Texas Rig Works in Minnesota
By Doug Monson, The Free Press, Mankato, Minn.
Jun. 29–Last year I set a goal to land 100 bass throughout the fishing season.
I didn’t reach that goal, but settling in at 77 wasn’t all that bad either. This year, with the late spawn and the now-steady action on area lakes (especially the shallower lakes that spawned early) I’ve already landed 51 largemouths.
People always ask me why I stick with the Texas-rigged worm when the fishing pace is slow and it is harder to cover a lot of ground than say, a buzzbait, spinnerbait or crankbait. Well, of the 51 I’ve landed, 28 of those fish have come on Texas rigs, including a 6-pound whopper on opener with fellow Free Press staffer Tanner Kent and his father, Rex.
The breakdown goes like this: 17 on a pumpkinseed/chartruesse worm, six on blue-fleck worms, four on watermelon/chartruesse worms and one on a tequila sunrise worm (all worms were 7-inch PowerBait worms); six on 1/4-ounce, rainbow Mimmic Minnows, seven on a white spinnerbait, eight on a white, triple-blade Strike King buzzbait, one 4-pounder on a firetiger Rat-L-Trap, and one on a brown/orange, 1/4-ounce jig tipped with an Uncle Josh jumbo frog pork strip.
The slower I fish, the more I seem to consistently land. Another bonus to fishing the Texas rig is the high ratio of hooksets, as opposed to say, a buzzbait where the misses can mount quicker than the fish caught.
Now, even though I am a die-hard finesse fisherman, I never squander the opportunity to adapt to a given day’s patterns. For instance, while fishing Thursday at an area gem-of-a-lake that is private and requires permission to fish, I noticed the bite was limited on the worm early in my outing, and lacking the ability to fish longer than two hours, I switched over to my buzzbait.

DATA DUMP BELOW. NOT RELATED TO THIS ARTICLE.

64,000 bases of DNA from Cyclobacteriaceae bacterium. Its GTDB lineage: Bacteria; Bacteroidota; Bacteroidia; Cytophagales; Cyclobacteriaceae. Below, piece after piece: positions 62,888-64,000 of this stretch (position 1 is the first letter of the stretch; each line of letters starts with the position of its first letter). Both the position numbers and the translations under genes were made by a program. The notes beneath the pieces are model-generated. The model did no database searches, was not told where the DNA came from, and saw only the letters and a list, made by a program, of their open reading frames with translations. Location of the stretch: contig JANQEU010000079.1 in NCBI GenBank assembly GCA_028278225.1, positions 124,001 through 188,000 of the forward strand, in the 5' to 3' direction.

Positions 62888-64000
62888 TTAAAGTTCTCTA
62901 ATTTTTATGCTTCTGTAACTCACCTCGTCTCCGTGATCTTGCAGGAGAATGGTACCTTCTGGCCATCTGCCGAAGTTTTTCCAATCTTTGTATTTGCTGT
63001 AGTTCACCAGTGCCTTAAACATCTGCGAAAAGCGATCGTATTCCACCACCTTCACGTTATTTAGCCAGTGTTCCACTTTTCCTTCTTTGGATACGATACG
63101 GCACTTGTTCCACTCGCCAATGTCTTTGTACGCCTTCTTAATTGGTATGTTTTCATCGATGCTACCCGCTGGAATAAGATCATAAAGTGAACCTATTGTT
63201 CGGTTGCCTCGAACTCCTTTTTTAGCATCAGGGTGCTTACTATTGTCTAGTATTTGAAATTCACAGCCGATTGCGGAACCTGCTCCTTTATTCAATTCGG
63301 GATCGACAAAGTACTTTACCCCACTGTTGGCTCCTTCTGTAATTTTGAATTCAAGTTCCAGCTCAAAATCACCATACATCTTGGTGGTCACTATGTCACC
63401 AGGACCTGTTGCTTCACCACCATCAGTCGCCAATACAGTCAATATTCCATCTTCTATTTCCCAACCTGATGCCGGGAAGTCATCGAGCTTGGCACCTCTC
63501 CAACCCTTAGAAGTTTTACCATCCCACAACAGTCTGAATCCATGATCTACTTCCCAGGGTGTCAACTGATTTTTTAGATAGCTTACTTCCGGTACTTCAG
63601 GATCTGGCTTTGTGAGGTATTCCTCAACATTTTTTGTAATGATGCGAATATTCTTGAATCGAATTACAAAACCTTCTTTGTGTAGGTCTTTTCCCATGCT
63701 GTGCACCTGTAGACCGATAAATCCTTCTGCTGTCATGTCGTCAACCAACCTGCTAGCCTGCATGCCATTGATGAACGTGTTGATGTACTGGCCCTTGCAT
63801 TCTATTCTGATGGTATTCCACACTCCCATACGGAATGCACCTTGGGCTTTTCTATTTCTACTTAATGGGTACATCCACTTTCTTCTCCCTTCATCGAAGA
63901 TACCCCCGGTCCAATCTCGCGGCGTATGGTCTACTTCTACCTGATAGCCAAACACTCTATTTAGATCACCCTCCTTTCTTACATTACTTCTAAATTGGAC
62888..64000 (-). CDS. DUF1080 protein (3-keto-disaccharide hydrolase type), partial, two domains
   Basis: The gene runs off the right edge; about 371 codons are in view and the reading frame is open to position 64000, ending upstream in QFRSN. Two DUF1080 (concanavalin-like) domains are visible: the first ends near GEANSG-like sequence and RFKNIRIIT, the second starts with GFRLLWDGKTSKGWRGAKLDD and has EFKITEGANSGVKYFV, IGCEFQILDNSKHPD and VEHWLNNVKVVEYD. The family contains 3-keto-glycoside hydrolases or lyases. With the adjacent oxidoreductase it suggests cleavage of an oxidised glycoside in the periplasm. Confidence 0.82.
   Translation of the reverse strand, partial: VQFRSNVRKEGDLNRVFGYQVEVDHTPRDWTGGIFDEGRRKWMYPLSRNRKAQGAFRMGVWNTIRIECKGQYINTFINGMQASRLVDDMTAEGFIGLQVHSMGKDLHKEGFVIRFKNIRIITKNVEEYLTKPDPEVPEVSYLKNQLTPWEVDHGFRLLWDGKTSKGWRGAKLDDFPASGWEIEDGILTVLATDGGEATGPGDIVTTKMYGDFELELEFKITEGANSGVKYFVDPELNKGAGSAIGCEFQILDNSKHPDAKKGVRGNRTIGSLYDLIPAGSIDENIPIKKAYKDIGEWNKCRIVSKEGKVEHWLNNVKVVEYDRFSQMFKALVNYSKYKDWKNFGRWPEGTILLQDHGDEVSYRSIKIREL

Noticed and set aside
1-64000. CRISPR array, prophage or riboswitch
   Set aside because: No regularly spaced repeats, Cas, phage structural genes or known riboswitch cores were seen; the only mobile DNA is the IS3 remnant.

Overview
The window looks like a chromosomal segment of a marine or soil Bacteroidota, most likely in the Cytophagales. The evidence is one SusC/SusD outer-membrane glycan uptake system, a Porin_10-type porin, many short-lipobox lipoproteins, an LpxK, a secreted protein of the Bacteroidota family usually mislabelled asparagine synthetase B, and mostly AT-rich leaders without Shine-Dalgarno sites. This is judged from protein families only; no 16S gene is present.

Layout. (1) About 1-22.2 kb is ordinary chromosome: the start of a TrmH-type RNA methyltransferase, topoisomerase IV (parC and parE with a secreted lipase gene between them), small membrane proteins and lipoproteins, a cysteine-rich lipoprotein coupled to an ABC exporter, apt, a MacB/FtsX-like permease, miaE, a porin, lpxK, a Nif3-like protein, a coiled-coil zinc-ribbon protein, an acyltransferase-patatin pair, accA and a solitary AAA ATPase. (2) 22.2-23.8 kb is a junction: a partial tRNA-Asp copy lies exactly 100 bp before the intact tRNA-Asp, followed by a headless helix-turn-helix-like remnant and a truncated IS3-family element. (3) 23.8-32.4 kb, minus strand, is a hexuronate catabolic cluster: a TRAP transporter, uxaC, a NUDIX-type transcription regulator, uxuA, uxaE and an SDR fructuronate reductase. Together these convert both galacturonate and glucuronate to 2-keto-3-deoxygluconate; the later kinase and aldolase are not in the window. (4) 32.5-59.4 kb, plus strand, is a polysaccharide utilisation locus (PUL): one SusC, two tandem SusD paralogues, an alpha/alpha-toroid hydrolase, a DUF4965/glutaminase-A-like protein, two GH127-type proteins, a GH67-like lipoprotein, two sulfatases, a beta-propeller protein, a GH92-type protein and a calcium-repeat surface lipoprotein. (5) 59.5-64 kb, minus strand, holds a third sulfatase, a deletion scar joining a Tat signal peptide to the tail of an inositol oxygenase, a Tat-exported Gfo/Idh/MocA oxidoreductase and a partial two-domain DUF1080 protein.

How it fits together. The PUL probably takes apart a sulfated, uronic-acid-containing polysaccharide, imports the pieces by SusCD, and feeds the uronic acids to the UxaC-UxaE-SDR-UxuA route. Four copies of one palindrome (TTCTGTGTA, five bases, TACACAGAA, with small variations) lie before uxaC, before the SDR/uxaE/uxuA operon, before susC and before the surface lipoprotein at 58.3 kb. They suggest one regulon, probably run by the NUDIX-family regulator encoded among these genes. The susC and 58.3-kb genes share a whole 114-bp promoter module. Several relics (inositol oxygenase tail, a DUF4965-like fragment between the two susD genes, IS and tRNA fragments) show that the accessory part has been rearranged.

Within minutes I started pulling in bass. Occasionally I would see a bass buzz beneath the surface toward a log or brush pile, and I would try to finesse them into the boat with another worm presentation, and again nothing. So away went the finesse pole and out came the spinner, and before I knew it, I was walking away from the lake with 12 largemouths total. Only one of those 12 came on a worm, which only furthers my belief that the need to adapt is just as important as your money lure.
Snags and hookups
On a side note, long before Tanner Kent became the education reporter here at the paper, he and I worked the area lakes each season for hawgs. He was with me when I caught my 7-pounder, and I give him credit for helping net it.
But Tanner and I have another tradition that went by the wayside when he went south to work for a paper in Missouri — the Kent-Monson classic. Each year we’d try to see who could catch the most bass, with the winner holding bragging rights until next season. I haven’t held many of those bragging rights, but after two outings, I hold a slim 9-8 lead. Let me just tell you, I’m feeling it this year.
Doug Monson is a Free Press copy editor. Reach him at (507) 344-6352 or by e-mail at firstname.lastname@example.org.
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